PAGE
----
Monthly Archives: October 2011

Happy Diwali and Halloween

Sheth, who describes himself as religious, said he, and his mother, find peace with his sexual orientation in the context of Hinduism. He says the god Shiva embodies a balance of male and female energy, even if he is physically depicted as a male.

“I found that the idea of a soul in Hinduism is not gendered,” he said.

Ankita Rao in LGBT Diwali: Gay Hindus Seek Inclusive Festivities

The District is a miserable and lonely place to be for Diwali unless you are an undergrad at GW or American, and even then people are generally clueless when you try to talk to them about this major festival that is celebrated by more than a billion people in the world. That said, a Happy Diwali to all my South Asian friends and a very Happy New Year.

I took up writing for the Nota Bene, which is The George Washington University Law School newspaper, so check it out. The most recent piece is about the D.C. Mayor playing both sides of the immigration debate by banning public safety officials from asking for immigration status but still cooperating with federal immigration officials to deport non-criminals. Most people don’t know that the District does participate in the (In)Secure Communities program, which I’ve written about extensively on this blog.

Some immigrant rights groups are actually doing real work in Alabama (as opposed to the C-3s building their email lists from this crisis). Mohammad found a 17 year old Dreamer at the Jefferson County Jail, who is likely to be handed over to ICE for deportation. Tell ICE not to detain him here. We are also trying to get a large contingent of undocumented youth organizers to go down to Alabama from November 11 (a day after my own immigration court hearing in San Francisco) to document abuses, empower immigrant communities to fight back and work on changing things in Alabama so we need all the financial support we can get from supporters.

Movie recommendation: Aarakshan, a Prakash Jha movie that is a riveting socio-political commentary on the increased privatization of education and how it interacts with the caste reservation quota system in India. Aarakshan falls in line with my own philosophy regarding education and affirmative action: if there aren’t enough seats in a classroom, bring in another seat, build yet another classroom, and more schools till every student can have equal and free access to an education.

Looking for a Halloween costume? Don’t dress up as a member of a minority group.

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Filed under Human Rights, Immigration

Anti-Immigrant Group Kicks Pregnant Women out of National Conference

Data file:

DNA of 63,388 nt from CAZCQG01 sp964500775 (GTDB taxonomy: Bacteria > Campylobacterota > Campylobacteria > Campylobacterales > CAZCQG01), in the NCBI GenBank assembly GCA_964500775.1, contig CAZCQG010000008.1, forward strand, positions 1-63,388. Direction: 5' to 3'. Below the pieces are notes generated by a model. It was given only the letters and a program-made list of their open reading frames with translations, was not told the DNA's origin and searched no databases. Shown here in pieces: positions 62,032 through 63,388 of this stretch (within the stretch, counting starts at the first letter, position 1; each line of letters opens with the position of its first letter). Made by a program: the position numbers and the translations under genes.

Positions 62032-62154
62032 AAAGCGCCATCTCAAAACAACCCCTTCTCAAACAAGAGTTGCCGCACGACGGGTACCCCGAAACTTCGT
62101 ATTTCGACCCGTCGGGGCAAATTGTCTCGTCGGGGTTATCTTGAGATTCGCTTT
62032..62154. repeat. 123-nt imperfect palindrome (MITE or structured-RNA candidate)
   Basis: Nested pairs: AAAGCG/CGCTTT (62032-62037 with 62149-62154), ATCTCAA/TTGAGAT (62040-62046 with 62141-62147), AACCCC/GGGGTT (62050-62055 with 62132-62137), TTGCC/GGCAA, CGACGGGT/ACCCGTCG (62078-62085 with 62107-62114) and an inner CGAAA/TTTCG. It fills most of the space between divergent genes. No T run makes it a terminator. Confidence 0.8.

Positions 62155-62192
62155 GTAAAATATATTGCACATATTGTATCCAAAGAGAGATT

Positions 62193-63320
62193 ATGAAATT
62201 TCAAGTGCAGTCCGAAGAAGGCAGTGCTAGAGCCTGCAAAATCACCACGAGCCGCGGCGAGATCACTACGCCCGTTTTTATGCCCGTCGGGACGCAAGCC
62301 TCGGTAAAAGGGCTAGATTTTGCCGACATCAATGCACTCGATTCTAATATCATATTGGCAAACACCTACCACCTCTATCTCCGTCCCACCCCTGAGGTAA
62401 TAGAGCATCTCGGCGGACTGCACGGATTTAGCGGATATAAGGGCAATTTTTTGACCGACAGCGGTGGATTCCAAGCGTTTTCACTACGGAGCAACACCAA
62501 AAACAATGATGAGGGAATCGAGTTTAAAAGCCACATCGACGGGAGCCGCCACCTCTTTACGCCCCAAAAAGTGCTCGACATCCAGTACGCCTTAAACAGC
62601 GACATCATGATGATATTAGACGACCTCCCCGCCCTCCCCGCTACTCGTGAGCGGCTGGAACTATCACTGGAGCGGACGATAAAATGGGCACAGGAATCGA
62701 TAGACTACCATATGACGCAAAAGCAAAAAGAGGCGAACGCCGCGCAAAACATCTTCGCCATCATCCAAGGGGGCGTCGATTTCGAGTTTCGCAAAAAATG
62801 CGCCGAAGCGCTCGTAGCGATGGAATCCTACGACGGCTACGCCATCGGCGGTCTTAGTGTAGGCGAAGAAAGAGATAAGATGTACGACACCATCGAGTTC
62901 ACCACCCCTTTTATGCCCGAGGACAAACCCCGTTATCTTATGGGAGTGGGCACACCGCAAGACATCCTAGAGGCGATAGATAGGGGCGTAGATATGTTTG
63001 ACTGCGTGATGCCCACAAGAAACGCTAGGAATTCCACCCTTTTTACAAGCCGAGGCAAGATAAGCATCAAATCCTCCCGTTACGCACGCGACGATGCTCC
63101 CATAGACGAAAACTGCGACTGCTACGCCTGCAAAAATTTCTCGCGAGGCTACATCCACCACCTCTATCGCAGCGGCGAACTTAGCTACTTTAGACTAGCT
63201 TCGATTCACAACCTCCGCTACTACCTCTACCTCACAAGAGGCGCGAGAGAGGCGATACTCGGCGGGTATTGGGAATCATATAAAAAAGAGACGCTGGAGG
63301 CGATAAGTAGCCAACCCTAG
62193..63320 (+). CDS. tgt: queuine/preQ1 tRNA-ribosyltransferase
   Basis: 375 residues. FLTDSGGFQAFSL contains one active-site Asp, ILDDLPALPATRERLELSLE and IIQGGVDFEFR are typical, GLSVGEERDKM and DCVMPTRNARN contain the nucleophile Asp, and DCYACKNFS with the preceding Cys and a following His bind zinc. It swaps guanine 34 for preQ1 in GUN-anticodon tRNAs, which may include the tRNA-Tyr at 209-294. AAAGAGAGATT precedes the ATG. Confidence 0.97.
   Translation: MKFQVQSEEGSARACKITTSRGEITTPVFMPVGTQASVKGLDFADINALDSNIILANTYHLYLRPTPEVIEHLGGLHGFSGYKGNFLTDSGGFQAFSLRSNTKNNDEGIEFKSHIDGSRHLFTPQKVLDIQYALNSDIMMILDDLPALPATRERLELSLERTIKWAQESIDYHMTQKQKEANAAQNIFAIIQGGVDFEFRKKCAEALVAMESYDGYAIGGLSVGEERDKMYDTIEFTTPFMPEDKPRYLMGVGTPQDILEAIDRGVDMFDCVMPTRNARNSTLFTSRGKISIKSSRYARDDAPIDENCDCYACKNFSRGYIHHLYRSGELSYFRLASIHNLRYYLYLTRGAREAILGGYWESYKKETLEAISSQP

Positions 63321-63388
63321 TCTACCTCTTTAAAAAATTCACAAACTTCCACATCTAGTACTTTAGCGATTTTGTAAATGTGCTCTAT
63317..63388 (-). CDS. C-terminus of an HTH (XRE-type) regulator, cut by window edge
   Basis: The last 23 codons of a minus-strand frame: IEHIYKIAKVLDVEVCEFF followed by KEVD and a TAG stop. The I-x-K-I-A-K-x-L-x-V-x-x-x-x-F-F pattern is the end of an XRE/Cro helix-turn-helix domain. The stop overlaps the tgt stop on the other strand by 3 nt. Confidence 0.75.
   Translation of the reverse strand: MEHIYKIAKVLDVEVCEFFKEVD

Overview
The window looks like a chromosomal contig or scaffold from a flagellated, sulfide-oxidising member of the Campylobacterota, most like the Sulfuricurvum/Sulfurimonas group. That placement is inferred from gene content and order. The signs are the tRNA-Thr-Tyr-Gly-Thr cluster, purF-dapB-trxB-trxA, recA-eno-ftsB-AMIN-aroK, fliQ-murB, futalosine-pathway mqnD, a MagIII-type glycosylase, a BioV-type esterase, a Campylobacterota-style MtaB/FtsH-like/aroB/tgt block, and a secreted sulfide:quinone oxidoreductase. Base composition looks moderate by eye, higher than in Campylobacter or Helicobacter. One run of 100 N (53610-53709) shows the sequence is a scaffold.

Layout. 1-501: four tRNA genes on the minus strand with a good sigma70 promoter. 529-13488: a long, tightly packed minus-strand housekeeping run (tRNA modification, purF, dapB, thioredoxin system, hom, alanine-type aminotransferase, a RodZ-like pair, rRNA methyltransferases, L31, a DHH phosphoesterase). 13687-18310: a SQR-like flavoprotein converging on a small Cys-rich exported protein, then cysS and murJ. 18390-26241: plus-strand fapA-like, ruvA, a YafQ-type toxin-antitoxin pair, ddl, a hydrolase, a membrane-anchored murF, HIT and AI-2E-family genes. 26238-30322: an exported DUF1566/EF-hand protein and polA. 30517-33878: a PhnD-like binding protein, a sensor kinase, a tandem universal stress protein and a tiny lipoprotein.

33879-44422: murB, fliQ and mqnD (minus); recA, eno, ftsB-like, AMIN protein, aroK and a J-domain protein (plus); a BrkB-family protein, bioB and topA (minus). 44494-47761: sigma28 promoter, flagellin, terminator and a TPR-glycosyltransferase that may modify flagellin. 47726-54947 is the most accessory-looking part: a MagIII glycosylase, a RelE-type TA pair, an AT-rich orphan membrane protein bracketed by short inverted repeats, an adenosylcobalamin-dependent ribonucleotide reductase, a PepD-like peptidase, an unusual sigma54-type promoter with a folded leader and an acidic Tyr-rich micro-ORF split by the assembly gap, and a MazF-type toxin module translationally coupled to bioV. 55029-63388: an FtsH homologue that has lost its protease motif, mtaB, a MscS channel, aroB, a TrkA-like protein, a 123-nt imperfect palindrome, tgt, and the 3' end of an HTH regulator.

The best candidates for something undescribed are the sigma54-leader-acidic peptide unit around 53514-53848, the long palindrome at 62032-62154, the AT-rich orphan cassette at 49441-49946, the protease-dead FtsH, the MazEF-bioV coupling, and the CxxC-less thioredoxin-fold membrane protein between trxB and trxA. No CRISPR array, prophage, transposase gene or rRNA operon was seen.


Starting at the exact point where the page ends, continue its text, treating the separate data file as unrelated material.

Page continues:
At Progressives for Immigration Reform’s (PFIR) 2nd National Conference on Immigration, Conservation and the Environment, on October 4, four pregnant women were kicked out after they raised concerns about mothers being blamed for environmental degradation.

During a talk by Californians for Population Stabilization’s Ben Zuckerman on the “impact of our growing population on our natural environment.” one woman asked the question, “Are you saying that the life inside of me is the problem? Won’t the next generation be leading us to new solutions?” According to a bystander, shortly after, the same mother stood up and said “my child is not the problem. My child is the solution.” As the other mothers stood up to show support, security guards physically escorted them out of the room while women sang “this little light of mine. I’m gonna let it shine. This little light of mine, I’m gonna let it shine.”

According to the flyer, the women are “mothers concerned with finding real solutions to environmental problems…committed to raising children to be conscious of social justice AND environmental issues.”

Kicking pregnant women of color out of a meeting for expressing themselves is hardly progressive. Neither is PFIR, an anti-immigrant group funded by white nationalists that is a spin-off of controversial anti-immigrant group Federation for American Immigration Reform. PFIR does not have a problem with population per se — they have a problem with the growing minority population. Since its inception, PFIR has attempted to use progressive frames around conservation to lure environmentalists into the anti-immigrant movement. They blame high immigration levels — including legal immigration — for ravaging the environment while ignoring their own devastating footprint on the planet, turning a blind eye to the detrimental environmental conditions in other countries created by multi-national capital that compels people to leave their homes, and disputing that immigration can actually help to fund and drive the green economy in this country.

All this is to say that PFIR is not anywhere near progressive or environmental friendly and no one should fall for their anti-immigrant drivel unless being progressive now means hating immigrants and our babies.

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Filed under Environment, Immigration